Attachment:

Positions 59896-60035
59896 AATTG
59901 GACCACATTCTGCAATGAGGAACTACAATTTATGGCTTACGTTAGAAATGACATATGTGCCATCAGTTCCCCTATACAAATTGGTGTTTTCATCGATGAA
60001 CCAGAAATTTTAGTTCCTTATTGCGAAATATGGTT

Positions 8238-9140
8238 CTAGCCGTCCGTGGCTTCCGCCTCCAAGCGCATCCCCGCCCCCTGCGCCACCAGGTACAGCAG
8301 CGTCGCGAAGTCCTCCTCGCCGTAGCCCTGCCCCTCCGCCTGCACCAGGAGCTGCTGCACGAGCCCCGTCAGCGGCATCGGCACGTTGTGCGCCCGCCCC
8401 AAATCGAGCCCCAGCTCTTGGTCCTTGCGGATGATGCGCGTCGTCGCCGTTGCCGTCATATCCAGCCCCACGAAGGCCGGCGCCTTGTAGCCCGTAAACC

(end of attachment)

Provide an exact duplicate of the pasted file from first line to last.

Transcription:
Positions 59896-60035
59896 AATTG
59901 GACCACATTCTGCAATGAGGAACTACAATTTATGGCTTACGTTAGAAATGACATATGTGCCATCAGTTCCCCTATACAAATTGGTGTTTTCATCGATGAA
60001 CCAGAAATTTTAGTTCCTTATTGCGAAATATGGTT

Positions 8238-9140
8238 CTAGCCGTCCGTGGCTTCCGCCTCCAAGCGCATCCCCGCCCCCTGCGCCACCAGGTACAGCAG
8301 CGTCGCGAAGTCCTCCTCGCCGTAGCCCTGCCCCTCCGCCTGCACCAGGAGCTGCTGCACGAGCCCCGTCAGCGGCATCGGCACGTTGTGCGCCCGCCCC
8401 AAATCGAGCCCCAGCTCTTGGTCCTTGCGGATGATGCGCGTCGTCGCCGTTGCCGTCATATCCAGCCCCACGAAGGCCGGCGCCTTGTAGCCCGTAAACC